Do-it-yourself videos are very popular on video streaming sites like YouTube, and they provide a chance for you to share your knowledge and experience with the world. On top of that, you may even be able to make some money creating do-it-yourself videos if you allow a streaming site to place ads on your videos. In order to make engaging, entertaining content that will keep people watching, there are a few things you can do to enhance your do-it-yourself videos. Below are some tips for aspiring creators:
Think About The Experience Level Of Viewers
Whenever you make a do-it-yourself video, you want to consider the experience level of the viewer compared to the difficulty of the project. You obviously won’t know the exact experience level of every single viewer, but the fact that someone is watching your video at all likely means they don’t have much experience with the subject. As such, you’ll want to think about how you present your information or whether you should include a suggestion to contact a professional instead.
To do this effectively, you can research online forums where people ask questions about the subject you’re presenting. What seems to be the average experience level of the people asking questions? Are there certain questions that keep popping up that denote people in this group don’t understand rudimentary information about the subject? Understanding the mindset of someone searching for your do-it-yourself videos will help you create content that caters to the experience level of your viewers.
Also, try not to gloss over details when explaining complicated steps. Not everyone viewing your video will know technical terms, so explaining steps in detail will give viewers of all experience levels a chance to catch on. At the same time, if your video is being made specifically for people with intermediate or advanced knowledge of a project, you don’t want to cover information that would be considered common knowledge.
Test Your Filming Technique When Possible
There’s nothing worse than getting all the way through the filming of a difficult or complex video project only to find out that you had the camera angle slightly ajar or your lens wasn’t zoomed in enough. Filming errors can ruin a project and waste time since you’ll have to redo the entire project if something wasn’t set up properly. To remedy this, test your filming technique before getting started when possible.
This gives you the chance to try out different camera angles and lighting to get the best picture for your videos. Have someone else help you monitor your filming location when feasible so that they can move lights or objects in the scene to get a better shot. If you’re filming on your own, try to mount your camera equipment instead of holding it while working. Attempting to complete a project while holding a camera can lead to awkward angles and shaky video that may not provide the viewer with the information they need.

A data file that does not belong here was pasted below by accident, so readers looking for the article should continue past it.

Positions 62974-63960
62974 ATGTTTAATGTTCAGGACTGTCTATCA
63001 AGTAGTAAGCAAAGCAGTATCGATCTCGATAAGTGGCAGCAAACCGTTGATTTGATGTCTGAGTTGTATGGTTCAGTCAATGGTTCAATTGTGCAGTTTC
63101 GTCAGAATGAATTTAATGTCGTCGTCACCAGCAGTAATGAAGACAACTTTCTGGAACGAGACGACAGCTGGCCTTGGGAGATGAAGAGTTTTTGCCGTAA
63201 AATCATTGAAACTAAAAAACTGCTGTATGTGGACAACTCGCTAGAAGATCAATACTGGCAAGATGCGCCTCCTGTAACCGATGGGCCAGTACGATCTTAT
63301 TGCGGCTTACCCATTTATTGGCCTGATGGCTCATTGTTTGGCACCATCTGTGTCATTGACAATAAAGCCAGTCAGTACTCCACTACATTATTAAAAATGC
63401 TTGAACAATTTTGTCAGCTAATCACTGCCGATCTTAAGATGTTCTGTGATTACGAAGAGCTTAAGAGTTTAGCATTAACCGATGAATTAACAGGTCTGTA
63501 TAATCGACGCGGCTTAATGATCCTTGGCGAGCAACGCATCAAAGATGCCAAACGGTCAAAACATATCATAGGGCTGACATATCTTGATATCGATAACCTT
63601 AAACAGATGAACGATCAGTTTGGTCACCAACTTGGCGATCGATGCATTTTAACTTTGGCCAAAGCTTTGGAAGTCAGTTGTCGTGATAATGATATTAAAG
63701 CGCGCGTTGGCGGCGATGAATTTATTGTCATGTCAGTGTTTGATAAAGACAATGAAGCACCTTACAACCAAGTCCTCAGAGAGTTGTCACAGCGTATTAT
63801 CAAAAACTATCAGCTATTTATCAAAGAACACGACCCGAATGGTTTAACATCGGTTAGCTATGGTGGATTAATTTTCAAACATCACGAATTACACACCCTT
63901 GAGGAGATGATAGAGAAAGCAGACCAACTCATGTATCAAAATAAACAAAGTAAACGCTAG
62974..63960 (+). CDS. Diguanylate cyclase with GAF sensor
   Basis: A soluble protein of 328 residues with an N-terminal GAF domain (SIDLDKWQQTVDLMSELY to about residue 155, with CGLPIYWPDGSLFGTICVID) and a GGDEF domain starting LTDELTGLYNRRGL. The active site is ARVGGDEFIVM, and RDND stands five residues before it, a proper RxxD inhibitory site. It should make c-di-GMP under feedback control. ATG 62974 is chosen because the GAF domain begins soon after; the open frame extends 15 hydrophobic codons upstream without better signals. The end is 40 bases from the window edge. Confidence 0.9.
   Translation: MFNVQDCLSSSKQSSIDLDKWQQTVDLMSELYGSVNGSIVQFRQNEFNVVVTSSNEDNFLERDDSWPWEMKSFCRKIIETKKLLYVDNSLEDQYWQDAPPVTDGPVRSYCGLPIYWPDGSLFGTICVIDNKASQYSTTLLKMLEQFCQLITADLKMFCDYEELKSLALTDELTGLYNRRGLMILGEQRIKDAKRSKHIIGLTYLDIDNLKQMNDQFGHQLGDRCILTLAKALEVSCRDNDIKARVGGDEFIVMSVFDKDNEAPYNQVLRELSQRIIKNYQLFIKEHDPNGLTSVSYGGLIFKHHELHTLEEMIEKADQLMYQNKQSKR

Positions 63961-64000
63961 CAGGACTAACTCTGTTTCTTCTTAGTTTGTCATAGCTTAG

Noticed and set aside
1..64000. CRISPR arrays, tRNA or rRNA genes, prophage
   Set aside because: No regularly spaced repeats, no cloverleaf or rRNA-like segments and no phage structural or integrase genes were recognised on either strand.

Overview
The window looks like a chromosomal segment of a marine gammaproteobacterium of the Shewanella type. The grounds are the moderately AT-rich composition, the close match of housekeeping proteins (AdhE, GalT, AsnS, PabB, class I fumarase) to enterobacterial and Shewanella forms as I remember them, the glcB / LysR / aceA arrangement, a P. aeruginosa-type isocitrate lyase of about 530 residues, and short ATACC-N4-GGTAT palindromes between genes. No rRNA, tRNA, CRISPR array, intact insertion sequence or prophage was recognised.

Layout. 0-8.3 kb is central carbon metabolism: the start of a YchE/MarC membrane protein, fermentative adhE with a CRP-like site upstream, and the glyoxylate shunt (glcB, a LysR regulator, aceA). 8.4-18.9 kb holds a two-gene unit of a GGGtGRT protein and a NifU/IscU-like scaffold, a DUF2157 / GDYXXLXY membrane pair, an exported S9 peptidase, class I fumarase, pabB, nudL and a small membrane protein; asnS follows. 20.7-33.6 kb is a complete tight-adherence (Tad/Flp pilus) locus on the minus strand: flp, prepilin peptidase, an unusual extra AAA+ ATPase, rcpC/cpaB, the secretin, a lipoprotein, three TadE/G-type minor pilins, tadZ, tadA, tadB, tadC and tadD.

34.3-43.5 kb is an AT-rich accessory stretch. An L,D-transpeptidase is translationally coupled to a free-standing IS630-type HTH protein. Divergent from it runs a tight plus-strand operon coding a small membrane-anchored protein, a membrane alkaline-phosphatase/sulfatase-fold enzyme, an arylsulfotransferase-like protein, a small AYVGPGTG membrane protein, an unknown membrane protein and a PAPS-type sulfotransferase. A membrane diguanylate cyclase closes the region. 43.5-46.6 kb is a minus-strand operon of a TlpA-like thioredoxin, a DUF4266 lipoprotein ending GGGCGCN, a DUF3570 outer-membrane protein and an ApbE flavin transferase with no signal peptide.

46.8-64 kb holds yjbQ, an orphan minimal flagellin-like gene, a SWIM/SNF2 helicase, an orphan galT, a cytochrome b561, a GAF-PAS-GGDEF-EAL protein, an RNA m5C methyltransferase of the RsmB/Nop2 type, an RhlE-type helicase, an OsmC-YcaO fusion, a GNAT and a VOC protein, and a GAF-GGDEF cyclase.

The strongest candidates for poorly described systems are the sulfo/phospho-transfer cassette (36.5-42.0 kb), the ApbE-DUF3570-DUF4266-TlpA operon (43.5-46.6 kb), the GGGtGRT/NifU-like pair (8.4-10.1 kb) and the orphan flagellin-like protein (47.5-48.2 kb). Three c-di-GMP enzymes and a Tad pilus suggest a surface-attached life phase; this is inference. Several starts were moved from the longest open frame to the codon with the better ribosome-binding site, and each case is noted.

It may also be worth your time to consider recording multiple takes when filming an important part of your video. This may not be possible depending on the nature of your project, but having multiple takes of a step can give you more footage to work with during the editing process which may result in a better video overall.
Edit Your Video
While it can be tempting to simply film your do-it-yourself video and upload it right away, you’re going to want to take some time to edit your video first. Digital editing software is available at different price points, and there are even free software solutions out there that can deliver professional-quality results. While editing, try to remove as much dead space as possible, meaning cut out parts of your video that do not offer any actual useful information.
Editing your video also gives you the chance to remove mistakes and only focus on the steps needed to get the job done. Remember that your viewers are likely limited for time, and some are probably viewing your do-it-yourself video while in the middle of a project themselves. You want to get right to the point instead of talking about things that have nothing to do with completing the project.